There Are New Restrictions On Stop Loss Pay For The US Army

by Hank

A section of the 2010 Defense Authorization Act which was signed into law on December 19th, 2009 by President Obama prohibits the military from paying retroactive stop loss payments to any retired or former members of the military who extended or re-enlisted and collected a bonus while they were on stop loss status between September 11th, 2001 through September 30th, 2008.

The $534 million retroactive stop loss payment program was set up to pay eligible members of the military $500 for every month that they were involuntarily retained on active duty beyond their contracted term of service. A similar program that targets members who have been involuntarily extended on active duty after October 1st, 2008 also pays $500 per month and is funded through fiscal 2010 under the same appropriations act that imposes new restrictions on the retroactive program. Those who were stop lossed after October 1st, 2008 should not be affected by the bill signed by the president.

Because of the new restrictions, the Army and Air Force have temporarily stopped issuing the retroactive payments until they can clarify who received retention bonuses while under a stop loss status. The Army alone estimates that 120,000 veterans may be eligible for retroactive stop loss payments that it began approving this past December.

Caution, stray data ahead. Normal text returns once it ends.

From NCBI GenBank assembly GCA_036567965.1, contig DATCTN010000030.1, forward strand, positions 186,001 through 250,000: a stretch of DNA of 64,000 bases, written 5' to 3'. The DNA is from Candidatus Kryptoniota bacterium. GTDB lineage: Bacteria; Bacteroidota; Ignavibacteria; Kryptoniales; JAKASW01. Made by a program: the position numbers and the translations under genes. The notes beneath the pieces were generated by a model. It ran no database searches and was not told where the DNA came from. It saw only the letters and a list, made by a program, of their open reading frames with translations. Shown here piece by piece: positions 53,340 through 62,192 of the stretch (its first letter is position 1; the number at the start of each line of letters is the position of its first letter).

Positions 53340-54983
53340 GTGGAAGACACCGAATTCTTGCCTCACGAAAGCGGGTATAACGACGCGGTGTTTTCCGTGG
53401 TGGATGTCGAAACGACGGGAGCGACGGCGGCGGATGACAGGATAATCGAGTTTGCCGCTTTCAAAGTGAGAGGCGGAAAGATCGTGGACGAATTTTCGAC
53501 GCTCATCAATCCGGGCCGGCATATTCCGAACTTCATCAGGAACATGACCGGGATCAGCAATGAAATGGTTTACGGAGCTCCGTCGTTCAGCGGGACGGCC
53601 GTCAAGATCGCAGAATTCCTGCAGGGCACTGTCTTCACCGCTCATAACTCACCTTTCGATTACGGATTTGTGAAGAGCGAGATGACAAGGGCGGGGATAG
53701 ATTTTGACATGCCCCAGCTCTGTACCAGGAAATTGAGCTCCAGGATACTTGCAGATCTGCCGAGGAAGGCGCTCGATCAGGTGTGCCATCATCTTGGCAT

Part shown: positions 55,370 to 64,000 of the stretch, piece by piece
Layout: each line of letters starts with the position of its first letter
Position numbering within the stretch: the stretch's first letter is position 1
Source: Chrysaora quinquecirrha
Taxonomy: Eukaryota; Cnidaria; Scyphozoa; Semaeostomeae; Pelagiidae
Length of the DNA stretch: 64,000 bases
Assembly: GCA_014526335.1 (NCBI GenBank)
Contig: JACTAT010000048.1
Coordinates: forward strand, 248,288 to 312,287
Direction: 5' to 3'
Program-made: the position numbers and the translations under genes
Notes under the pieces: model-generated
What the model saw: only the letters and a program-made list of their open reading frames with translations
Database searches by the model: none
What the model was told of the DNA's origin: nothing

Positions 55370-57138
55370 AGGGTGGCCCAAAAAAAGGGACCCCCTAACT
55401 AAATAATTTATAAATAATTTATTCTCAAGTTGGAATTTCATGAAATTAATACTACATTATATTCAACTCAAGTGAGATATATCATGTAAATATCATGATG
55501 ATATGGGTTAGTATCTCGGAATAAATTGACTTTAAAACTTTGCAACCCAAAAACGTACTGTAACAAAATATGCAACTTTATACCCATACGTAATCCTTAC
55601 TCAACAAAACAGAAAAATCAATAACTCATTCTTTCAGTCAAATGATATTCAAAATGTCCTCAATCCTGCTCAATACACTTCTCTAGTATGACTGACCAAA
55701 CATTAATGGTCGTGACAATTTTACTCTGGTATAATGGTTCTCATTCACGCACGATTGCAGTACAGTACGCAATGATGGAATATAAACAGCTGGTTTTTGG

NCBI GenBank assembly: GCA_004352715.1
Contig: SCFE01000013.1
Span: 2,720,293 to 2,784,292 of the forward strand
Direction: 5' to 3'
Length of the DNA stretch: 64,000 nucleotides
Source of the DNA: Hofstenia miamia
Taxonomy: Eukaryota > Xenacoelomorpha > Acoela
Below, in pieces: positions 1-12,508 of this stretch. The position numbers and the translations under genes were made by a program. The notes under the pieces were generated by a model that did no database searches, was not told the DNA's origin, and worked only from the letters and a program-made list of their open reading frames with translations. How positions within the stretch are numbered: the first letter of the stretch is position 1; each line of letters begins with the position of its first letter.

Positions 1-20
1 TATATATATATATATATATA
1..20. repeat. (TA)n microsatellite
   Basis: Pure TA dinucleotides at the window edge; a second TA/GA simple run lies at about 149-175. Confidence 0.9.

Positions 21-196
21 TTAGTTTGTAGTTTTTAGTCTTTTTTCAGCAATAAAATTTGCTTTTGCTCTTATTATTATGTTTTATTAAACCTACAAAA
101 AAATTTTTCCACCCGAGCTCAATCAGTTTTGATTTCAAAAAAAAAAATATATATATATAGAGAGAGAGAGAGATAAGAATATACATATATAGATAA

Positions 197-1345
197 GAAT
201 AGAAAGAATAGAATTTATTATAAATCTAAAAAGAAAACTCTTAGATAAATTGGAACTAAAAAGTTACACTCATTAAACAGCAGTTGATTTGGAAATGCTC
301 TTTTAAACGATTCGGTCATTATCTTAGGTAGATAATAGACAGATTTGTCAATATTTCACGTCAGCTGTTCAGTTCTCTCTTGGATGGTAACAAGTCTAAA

{ 1 comment }

Jerry January 1, 2010 at 4:22 pm

Considering my own experiences with the military and with pay issues, it does not lead me to be that confident that this will be resolved anytime soon. I hope that they get it all squared away, so there is some insurance that the right people get the right money. It’s, um, going to be a few minutes, though!

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